69 Meanwhile, Peter was sitting outside in the courtyard. A servant girl came over and said to him, “You were one of those with Jesus the Galilean.”
70 But Peter denied it in front of everyone. “I don’t know what you’re talking about,” he said.
71 Later, out by the gate, another servant girl noticed him and said to those standing around, “This man was with Jesus of Nazareth.”
73 A little later some of the other bystanders came over to Peter and said, “You must be one of them; we can tell by your Galilean accent.”
74 Peter swore, “A curse on me if I’m lying—I don’t know the man!” And immediately the rooster crowed.
75 Suddenly, Jesus’ words flashed through Peter’s mind: “Before the rooster crows, you will deny three times that you even know me.” And he went away, weeping bitterly. (Matthew 26:69-75)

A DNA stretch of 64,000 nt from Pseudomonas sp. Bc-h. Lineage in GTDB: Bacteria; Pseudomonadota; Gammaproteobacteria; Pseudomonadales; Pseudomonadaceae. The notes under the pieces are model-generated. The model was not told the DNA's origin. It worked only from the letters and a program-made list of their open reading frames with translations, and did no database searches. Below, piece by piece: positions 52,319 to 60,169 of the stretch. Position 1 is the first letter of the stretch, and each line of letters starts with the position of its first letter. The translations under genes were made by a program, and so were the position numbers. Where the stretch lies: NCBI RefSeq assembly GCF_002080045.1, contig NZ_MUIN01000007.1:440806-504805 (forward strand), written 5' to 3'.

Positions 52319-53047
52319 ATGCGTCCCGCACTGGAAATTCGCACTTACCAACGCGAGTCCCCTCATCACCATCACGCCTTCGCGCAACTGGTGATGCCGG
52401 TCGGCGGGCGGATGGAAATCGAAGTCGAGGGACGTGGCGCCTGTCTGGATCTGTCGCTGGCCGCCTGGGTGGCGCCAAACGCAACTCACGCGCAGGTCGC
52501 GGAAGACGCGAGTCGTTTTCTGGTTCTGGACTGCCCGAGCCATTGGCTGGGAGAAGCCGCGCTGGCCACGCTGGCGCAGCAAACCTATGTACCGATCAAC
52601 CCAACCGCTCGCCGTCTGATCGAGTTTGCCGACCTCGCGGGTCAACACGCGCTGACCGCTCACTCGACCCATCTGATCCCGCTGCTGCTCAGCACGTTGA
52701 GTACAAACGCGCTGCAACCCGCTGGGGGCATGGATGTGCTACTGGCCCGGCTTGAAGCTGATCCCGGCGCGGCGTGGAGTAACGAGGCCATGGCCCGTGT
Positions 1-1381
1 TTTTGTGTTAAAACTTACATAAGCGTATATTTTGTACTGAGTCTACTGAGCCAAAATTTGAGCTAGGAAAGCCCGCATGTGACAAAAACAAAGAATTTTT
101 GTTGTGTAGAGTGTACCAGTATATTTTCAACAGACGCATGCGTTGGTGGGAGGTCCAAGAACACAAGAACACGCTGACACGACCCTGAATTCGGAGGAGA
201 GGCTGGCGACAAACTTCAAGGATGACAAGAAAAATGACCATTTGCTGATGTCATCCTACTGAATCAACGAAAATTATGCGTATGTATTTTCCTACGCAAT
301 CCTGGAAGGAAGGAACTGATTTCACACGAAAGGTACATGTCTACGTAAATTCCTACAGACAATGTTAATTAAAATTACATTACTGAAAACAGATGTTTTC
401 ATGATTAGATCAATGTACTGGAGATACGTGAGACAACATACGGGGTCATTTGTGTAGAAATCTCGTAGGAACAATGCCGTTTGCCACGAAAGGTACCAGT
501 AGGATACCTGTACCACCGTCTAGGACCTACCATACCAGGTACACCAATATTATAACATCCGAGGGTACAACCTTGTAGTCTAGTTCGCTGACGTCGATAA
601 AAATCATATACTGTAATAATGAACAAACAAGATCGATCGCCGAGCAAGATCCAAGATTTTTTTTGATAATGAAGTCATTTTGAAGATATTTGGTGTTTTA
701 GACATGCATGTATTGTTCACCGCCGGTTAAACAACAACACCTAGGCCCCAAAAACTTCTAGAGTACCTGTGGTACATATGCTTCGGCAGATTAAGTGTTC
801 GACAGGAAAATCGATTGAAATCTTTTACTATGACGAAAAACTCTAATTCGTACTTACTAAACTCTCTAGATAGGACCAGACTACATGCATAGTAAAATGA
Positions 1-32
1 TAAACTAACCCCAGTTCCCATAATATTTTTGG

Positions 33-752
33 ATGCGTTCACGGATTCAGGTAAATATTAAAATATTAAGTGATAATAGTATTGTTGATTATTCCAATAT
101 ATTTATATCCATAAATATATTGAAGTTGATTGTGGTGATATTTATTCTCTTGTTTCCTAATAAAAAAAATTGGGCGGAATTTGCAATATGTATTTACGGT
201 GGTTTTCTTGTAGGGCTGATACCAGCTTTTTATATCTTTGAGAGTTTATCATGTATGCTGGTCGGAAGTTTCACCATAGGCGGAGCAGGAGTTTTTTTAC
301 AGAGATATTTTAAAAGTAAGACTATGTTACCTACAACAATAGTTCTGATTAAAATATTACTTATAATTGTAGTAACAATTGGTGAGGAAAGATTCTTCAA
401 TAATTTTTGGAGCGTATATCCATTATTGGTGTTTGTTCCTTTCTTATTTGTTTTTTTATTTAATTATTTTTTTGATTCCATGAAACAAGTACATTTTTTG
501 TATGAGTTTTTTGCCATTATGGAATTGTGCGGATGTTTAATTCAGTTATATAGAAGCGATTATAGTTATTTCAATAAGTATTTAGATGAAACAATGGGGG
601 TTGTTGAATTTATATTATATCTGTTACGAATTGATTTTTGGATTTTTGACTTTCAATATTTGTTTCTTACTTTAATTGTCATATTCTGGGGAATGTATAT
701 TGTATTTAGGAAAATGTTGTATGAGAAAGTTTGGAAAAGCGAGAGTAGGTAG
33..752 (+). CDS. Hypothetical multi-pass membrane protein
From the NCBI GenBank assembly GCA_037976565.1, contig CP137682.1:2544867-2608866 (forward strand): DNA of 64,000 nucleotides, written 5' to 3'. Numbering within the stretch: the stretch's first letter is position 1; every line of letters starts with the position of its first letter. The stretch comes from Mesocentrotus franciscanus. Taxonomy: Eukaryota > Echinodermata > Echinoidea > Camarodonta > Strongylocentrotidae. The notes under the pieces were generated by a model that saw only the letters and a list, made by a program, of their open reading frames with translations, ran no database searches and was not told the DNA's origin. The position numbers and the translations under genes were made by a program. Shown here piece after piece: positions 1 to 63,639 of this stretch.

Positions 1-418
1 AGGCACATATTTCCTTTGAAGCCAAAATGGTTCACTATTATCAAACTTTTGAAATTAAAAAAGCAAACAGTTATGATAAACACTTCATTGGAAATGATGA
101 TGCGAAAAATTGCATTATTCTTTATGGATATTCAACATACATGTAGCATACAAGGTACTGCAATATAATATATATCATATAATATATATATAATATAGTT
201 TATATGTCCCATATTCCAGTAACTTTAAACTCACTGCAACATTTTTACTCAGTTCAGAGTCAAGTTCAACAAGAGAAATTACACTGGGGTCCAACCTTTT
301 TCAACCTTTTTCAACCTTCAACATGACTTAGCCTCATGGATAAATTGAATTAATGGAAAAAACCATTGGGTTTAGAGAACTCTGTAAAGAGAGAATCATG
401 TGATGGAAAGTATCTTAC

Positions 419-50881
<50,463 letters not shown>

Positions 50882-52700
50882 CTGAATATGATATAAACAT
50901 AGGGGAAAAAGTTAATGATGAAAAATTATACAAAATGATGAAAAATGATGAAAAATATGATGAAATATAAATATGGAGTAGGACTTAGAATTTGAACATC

After his resurrection, Jesus didn’t go to Peter to say, “I told you so.” Instead, he restored his relationship with Peter.
I will forever need to practice this one. But every time I hold back the “I told you so” and express love instead, it builds a relationship with someone else and it chips away at my own pride.
There are a lot of people who will make what is going on in our world into an opportunity to win. Whether it’s related to a pandemic, an election, a cause, or a disagreement, we have the opportunity to love. And that’s how we win at relationships.
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Michelle Rayburn is the author of The Repurposed and Upcycled Life: When God Turns Trash to Treasure, as well as a small group Bible study to accompany the book. Learn more about these and her other books here. A sample chapter of the book and Bible study are available for free download.
All blog content copyright MichelleRayburn.com
This post contains affiliate links, meaning, at no additional cost to you, if you click through and make a purchase, I may receive a commission. I sell my ebook via Amazon but I’m also a part of their “Associates” (i.e. affiliate) program which pays a commission on books and any other Amazon products people purchase via my links.